Exploring the Book of Ya’aqov, Pt. 11

What is the profit, my brothers, if anyone speaks of having faith, but he does not have actions? Is that faith able to save him? [T]he faith by itself, if it does not have actions, is dead. But someone might say, “You have faith, and I have actions.” Show me your faith apart from the actions, and I will show you by my actions, the faith! [B]y actions is man declared righteous, and not by faith only. [F]or just as the body apart from the רוּחַ, ruach is dead, so also the faith apart from actions is dead! (יַעֲקֹב Ya’aqov 2:14-26, mjlt)

We sit and listen; we study and read. We pray. We praise. We seek. We believe. How, then, could it be possible that our faith might actually be dead? How, with all our prayers, all our devotion, all our time spent in the Word, all our focus on the things of God, could the ability of our faith to save us be honestly called into question? Surely, we are doing all that God expects of us. Undoubtedly, He merely desires that we believe. What could we possibly be missing?

When we say that we have faith in the Mes­siah Yeshua, what we are actually declaring—though we may not realize it—is that we are unable to resist emulating the One in whom we believe… that our beliefs are self-compelled to externalize and manifest themselves through action. We betray that faith, then, when we reduce it to thoughts and feelings, and suppress the actions that our faith should naturally produce. “What is the profit” of such a faith? What good is it to anyone?

What good is it, for example, to see a brother or sister in need, and say, “I’ll pray for you!” but not give them what they need? What good is it to meet people who need to be saved, but only say to them, “God bless you!” and not tell them of the salvation they are missing? “What is the profit to that person’s life (v. 18)? So also, the faith by itself, if it does not have actions, is dead.”

Is there not something living and burning inside of us? Has not God awoken our spirit, shown us mysteries, and given us purpose? But if our faith is dormant—dead inside us—then an actionless faith faithfully represents the kind of faith we truly have. Or perhaps that faith is still breathing, yet it does not have actions because we are actively suffocating it—snuffing it out—by our passivity, fear, and lack of compassion and care. We smother and kill our own faith by keeping it from taking action.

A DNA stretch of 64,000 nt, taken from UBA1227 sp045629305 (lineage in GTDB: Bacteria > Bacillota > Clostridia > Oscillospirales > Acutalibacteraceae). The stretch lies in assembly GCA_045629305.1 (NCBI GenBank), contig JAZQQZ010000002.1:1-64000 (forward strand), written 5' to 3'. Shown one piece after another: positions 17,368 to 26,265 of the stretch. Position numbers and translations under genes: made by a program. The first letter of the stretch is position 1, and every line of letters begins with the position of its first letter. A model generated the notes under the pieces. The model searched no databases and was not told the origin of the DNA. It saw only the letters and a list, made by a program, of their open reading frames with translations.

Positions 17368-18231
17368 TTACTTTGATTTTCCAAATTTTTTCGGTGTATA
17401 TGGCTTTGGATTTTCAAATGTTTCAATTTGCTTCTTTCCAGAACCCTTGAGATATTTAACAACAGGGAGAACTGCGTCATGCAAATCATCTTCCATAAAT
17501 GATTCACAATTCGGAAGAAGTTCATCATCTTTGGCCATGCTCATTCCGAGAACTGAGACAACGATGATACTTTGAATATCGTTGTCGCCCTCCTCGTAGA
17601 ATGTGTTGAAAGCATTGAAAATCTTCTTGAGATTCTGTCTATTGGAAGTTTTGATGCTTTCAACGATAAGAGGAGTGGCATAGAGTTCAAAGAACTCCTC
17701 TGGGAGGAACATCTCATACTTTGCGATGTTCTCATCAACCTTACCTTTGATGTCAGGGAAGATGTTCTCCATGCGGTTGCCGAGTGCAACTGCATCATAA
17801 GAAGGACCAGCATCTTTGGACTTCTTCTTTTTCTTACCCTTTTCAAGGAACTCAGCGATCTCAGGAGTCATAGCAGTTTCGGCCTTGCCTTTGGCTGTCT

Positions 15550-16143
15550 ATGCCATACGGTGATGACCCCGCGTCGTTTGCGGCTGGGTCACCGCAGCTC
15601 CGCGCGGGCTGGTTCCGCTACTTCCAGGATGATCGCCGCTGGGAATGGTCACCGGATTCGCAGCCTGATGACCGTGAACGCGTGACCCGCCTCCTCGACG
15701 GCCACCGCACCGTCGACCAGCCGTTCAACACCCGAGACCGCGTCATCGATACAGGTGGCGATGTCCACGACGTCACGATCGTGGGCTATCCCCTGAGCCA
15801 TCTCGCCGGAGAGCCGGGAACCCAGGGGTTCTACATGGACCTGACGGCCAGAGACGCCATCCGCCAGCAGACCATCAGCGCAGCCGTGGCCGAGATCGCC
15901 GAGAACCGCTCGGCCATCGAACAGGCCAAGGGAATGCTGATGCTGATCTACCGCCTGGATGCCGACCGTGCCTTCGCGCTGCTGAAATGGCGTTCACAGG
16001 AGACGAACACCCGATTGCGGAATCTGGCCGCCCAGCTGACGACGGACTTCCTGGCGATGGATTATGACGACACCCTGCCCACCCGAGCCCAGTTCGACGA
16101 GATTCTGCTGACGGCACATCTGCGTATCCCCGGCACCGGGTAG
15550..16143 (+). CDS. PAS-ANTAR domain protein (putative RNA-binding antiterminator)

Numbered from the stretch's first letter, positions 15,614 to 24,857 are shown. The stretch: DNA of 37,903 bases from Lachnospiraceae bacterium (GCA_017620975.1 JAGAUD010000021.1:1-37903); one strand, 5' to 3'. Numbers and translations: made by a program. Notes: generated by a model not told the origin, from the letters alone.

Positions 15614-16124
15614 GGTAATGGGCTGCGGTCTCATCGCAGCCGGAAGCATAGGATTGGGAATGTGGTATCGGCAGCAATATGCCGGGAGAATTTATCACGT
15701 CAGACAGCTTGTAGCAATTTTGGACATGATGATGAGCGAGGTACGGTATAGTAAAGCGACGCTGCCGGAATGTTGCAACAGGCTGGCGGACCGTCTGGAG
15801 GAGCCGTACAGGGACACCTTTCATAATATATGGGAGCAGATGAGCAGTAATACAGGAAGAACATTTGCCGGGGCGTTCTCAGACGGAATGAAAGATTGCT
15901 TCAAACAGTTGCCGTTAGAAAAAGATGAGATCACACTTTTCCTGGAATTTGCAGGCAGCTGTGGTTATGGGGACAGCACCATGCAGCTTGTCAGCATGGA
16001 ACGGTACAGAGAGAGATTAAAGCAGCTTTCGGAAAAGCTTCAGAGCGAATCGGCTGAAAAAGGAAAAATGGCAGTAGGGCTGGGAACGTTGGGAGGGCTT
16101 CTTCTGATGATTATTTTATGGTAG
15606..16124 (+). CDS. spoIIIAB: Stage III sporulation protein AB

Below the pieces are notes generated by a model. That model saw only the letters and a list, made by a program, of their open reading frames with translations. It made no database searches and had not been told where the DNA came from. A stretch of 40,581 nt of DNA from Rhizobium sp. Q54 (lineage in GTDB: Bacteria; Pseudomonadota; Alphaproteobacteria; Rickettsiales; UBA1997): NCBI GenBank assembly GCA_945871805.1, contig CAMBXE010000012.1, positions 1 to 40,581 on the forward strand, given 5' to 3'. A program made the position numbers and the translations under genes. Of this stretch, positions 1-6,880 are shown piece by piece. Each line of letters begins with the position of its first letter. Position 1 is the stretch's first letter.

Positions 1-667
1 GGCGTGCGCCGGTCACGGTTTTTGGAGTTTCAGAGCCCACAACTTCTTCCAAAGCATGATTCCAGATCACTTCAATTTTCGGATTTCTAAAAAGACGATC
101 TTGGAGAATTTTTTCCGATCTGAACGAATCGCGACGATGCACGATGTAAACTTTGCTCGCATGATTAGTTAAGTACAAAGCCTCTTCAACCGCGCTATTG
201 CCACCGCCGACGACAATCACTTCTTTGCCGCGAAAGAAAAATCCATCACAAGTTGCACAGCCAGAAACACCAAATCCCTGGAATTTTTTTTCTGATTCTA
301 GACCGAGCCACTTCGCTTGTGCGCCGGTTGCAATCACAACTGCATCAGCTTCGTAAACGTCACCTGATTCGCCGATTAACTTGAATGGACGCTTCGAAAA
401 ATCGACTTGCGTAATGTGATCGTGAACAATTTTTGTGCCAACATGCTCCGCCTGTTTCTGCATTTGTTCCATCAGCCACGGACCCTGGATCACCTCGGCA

“But someone might say, ‘You have faith, and I have actions,'” which clearly misses the point. To suppose that faith can exist without actions, or actions without faith, is to grant them each a power that neither one has on its own. A good or charitable action not produced by faith may bring help in time of need, but it is ultimately meaningless. An inward, actionless faith that “believe[s] that God is One” indicates belief, but it is essentially pointless—”even the demons believe that, and they shudder at the thought” (v. 19). True actions will always flow from faith. True faith will always result in action. “Show me your faith apart from the actions, and I will show you by my actions, the faith!”

So then, no matter what good, holy, or upright thing we think, feel, say, or believe, “faith apart from… actions is [both dead and] inactive” (v. 20), since it is “by actions [that] man [is] declared righteous, and not by faith only.” Take Av’raham, for example, whose belief was credited to him as righteousness because he put his faith into action when he brought Yitz’chaq up to the sacrificial altar (see Genesis 22). “Do you see that the faith was working with his actions, and by the actions the faith was perfected” (v. 22)? If we merely believe we are righteous, yet do not do righteousness through our actions, such a faith is inactive, imperfect, and, quite possibly, unrighteous.

Like a body without its רוּחַ, ruach is dead, “so also the faith apart from actions is dead!” If our faith is real—if it is true, if it is alive—then we must imitate our Master and activate it. Where there is a need, we fill it. Where there is a soul, we reach out to it. We focus not on ourselves, but on the needs of others; we sacrifice for righteousness’ sake, and seek not our own benefit. How full or empty is your faith today? Make sure it’s alive and “able to save.”

What do you think? Share your thoughts in the comments below!

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